John P. A. Ioannidis, MD, DSc, Director of the Stanford Prevention Research Center and Professor of Statistics, has been a champion for exposing bias, financial influence, and sloppy data interpretation in medical studies for decades. I remember reading one of his analyses 25 years ago in which he exposed the inaccuracies and bias in hypertension research that changed the course of many authorities’ thinking, as the data, delivered as authoritative fact by researchers and media, incorporated into clinical practice guidelines, proved completely unreliable.
In particular, Dr. Ioannidis has been a vocal critic of nutritional epidemiology research as unreliable and, more often than not, simply untrue. In a biting editorial in a recent Journal of the American Medical Association, he stated (emphasis mine):
“Some nutrition scientists and much of the public often consider epidemiologic associations of nutritional factors to represent causal effects that can inform public health policy and guidelines. However, the emerging picture of nutritional epidemiology is difficult to reconcile with good scientific principles. The fields needs radical reform.
“In recent updated meta-analyses of prospective cohort studies, almost all foods revealed statistically significant associations with mortality risk. Substantial deficiencies of key nutrients (e.g., vitamins), extreme overconsumption of food, and obesity from excessive calories may indeed increase mortality risk. However, can small intake differences of specific nutrients, foods, or diet patterns with similar calories causally, markedly, and almost ubiquitously affect survival?
“Assuming the meta-analyzed evidence from cohort studies represents life span-long causal associations, for a baseline life expectancy of 80 years, non experts presented with only relative risks may falsely infer that eating 12 hazelnuts daily (1 oz) would prolong life by 12 years (i.e., 1 year per hazelnut), drinking 3 cups of coffee daily would achieve a similar gain of 12 extra years, and eating a single mandarin orange daily (80 g) would add 5 years of life. Conversely, consuming 1 egg daily would reduce life expectancy by 6 years, and eating 2 slices of bacon (30 g) daily would shorten life by a decade, an effect worse than smoking. Could these results possible be true?”
In other words, associations of food with some outcome—saturated fat and heart disease, red meat and colorectal cancer, coffee and diabetes, etc.—identified via observational data in nutritional epidemiology are almost always due to chance or bias, or are at least wildly exaggerated by researchers. In fact, virtually every food has been associated with cancer risk, for example. As has happened over and over again, findings from nutritional epidemiology crumble when scrutinized via randomized studies, i.e., participants are randomly assigned to eat or behave a certain way. Dr. Ioannidis notes that “Observational epidemiology doesn’t seem to square with randomized trials in clinical nutrition. A number of years ago I looked at the highly cited claims across all medicine, and when it came to observational studies five out of six of the most cited claims were refuted within a decade, typically by very large randomized trials.” Nutritional epidemiology is so utterly clouded by confounding factors, i.e., association of, say, one food or nutrient with other foods, nutrients, and behaviors, that cause-effect connections are almost impossible to make. (See my recent discussion about this including my favorite example of observational-data-gone-wrong: Premarin.)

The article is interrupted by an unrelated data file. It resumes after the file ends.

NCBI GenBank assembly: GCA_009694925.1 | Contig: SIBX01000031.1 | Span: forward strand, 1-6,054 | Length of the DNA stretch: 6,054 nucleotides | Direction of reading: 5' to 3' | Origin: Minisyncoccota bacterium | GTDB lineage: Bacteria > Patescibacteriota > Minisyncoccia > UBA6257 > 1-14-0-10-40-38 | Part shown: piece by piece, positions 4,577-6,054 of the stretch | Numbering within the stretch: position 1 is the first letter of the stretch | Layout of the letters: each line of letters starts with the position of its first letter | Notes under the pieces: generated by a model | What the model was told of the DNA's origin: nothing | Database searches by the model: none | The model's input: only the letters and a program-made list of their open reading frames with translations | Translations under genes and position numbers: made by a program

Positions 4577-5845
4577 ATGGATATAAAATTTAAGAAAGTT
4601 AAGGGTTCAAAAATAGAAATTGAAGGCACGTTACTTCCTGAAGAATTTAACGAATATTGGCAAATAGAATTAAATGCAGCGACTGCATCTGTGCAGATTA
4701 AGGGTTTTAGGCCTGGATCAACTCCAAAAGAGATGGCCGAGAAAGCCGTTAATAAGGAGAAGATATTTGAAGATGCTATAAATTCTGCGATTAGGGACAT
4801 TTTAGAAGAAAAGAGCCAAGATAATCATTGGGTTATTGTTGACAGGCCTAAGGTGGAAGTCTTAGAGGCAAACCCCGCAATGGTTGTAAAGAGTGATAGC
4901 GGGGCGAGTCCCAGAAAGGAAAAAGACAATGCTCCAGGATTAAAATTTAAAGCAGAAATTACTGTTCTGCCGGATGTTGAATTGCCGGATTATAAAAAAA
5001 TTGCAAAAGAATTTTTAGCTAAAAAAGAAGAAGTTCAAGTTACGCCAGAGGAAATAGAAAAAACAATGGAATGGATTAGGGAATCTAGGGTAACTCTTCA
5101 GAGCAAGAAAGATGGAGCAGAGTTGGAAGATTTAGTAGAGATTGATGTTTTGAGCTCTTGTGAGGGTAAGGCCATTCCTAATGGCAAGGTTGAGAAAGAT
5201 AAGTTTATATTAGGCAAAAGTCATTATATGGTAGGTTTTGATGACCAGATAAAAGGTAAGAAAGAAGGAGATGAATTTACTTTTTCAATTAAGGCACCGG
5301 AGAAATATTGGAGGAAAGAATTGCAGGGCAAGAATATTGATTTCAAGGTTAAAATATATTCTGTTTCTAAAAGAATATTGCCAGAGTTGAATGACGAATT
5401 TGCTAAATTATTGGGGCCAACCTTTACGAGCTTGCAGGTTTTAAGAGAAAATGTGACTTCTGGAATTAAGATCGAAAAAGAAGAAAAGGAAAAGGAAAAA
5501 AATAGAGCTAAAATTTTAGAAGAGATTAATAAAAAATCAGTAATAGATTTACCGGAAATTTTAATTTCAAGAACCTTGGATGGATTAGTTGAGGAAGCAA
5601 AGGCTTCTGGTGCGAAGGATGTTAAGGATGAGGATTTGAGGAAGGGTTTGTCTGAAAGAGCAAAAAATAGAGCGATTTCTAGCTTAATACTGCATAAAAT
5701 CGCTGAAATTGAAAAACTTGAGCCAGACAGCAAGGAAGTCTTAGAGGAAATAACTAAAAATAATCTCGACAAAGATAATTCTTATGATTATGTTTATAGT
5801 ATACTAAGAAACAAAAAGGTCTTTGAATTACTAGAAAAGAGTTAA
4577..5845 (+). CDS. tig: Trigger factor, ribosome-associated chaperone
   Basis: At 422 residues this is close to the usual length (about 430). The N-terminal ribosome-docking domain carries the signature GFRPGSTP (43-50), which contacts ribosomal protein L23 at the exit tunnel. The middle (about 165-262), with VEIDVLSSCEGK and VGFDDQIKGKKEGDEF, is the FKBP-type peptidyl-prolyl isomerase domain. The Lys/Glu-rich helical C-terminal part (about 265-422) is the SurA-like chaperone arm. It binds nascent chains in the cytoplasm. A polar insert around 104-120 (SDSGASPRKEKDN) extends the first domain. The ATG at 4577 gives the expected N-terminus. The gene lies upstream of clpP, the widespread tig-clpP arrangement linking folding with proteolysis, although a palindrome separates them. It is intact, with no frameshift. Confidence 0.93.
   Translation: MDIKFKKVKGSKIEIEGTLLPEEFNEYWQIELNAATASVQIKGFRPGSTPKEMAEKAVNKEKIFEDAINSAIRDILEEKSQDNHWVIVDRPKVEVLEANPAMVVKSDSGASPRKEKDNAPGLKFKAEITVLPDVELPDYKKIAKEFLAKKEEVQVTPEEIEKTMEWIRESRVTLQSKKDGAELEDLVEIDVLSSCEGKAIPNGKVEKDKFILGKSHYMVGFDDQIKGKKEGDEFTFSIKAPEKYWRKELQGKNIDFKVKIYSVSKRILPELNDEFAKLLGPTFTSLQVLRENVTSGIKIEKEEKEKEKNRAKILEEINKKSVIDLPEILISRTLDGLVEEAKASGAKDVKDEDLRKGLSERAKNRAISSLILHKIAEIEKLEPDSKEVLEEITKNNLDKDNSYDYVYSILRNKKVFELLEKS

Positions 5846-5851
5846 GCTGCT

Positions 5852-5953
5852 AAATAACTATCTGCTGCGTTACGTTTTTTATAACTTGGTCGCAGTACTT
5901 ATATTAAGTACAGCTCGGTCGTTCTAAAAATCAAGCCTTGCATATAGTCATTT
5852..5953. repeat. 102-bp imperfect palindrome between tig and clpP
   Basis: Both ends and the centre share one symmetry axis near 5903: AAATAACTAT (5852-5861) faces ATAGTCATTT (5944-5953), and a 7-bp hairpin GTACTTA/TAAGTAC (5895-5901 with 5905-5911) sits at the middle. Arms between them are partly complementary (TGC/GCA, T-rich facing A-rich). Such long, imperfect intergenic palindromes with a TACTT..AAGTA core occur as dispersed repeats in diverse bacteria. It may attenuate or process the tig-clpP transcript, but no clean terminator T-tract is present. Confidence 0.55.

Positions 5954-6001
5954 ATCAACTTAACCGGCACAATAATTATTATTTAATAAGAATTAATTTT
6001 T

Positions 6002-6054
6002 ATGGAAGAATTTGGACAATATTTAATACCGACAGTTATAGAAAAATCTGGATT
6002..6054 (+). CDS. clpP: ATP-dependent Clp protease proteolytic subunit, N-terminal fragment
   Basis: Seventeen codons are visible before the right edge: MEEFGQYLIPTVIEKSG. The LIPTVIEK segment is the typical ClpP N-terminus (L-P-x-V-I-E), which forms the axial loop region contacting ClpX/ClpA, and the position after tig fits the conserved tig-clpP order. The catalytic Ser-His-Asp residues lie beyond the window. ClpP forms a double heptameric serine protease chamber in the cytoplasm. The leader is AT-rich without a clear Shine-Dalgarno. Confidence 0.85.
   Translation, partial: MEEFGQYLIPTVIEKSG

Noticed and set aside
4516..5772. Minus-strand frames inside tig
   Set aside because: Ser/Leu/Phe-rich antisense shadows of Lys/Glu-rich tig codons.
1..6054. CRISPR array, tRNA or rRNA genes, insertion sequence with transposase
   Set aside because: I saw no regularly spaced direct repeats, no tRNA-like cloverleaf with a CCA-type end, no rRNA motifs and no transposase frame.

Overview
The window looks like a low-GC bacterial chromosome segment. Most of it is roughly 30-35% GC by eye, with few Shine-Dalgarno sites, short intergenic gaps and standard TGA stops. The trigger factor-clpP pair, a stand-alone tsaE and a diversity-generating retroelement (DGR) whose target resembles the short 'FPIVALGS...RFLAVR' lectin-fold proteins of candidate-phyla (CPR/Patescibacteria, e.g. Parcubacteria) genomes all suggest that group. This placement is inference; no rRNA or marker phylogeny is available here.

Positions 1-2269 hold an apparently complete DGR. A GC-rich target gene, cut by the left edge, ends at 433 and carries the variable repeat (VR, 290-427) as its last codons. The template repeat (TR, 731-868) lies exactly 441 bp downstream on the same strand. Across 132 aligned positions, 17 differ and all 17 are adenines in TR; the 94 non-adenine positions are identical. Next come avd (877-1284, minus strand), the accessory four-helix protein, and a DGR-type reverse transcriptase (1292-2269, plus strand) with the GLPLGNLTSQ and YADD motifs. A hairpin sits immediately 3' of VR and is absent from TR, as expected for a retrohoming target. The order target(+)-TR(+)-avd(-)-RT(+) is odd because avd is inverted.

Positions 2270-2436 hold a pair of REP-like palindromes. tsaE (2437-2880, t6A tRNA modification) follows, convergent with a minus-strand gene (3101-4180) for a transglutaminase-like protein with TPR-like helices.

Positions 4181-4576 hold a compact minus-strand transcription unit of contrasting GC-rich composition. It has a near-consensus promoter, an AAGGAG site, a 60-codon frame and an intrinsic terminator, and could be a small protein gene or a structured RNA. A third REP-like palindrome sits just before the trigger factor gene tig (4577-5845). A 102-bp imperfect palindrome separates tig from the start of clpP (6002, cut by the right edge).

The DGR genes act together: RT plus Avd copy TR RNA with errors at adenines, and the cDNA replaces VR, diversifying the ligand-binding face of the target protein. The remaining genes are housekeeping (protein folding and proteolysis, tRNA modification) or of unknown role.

With these remarks, Dr. Ioannidis is taking aim (without naming names) squarely at the tons of nutritional epidemiological data that come from Dr. Frank Sacks, Walter Willett, Frank Hu and others at the Harvard School of Public Health who unabashedly publish findings from their dietary questionnaires, then state the results as cause-effect fact: “Eating red meat causes cancer.” “Healthy whole grains help lose weight.” “Saturated fat causes heart disease.” Widely publicized findings from the Nurses’ Health Study and Physicians’ Health Study are reported as health facts by media when they are nothing of the sort, little more than speculation.
This is a big problem, as the USDA, the U.S. Department of Health and Human Services, the American Heart Association and other agencies embrace findings of what is essentially fiction. Just over the past few weeks, headlines reading “Low-carb diets linked to dying young” and “Coconut oil deadly,” conclusions all drawn from observations originating with nutritional epidemiology, have dominated public consciousness—even though they are likely to be completely untrue. Also, the wild swings in these speculative reports—one day fat causes heart disease and the next day it does not—has created a confused, now cynical, public.
Bottom line: NEVER take health headlines at face value. Look at how and what a study is reporting before making any judgements. More often than not, the headlines are just plain wrong.
More from Dr. Ioannidis on YouTube:
The Role of Bias in Nutritional Research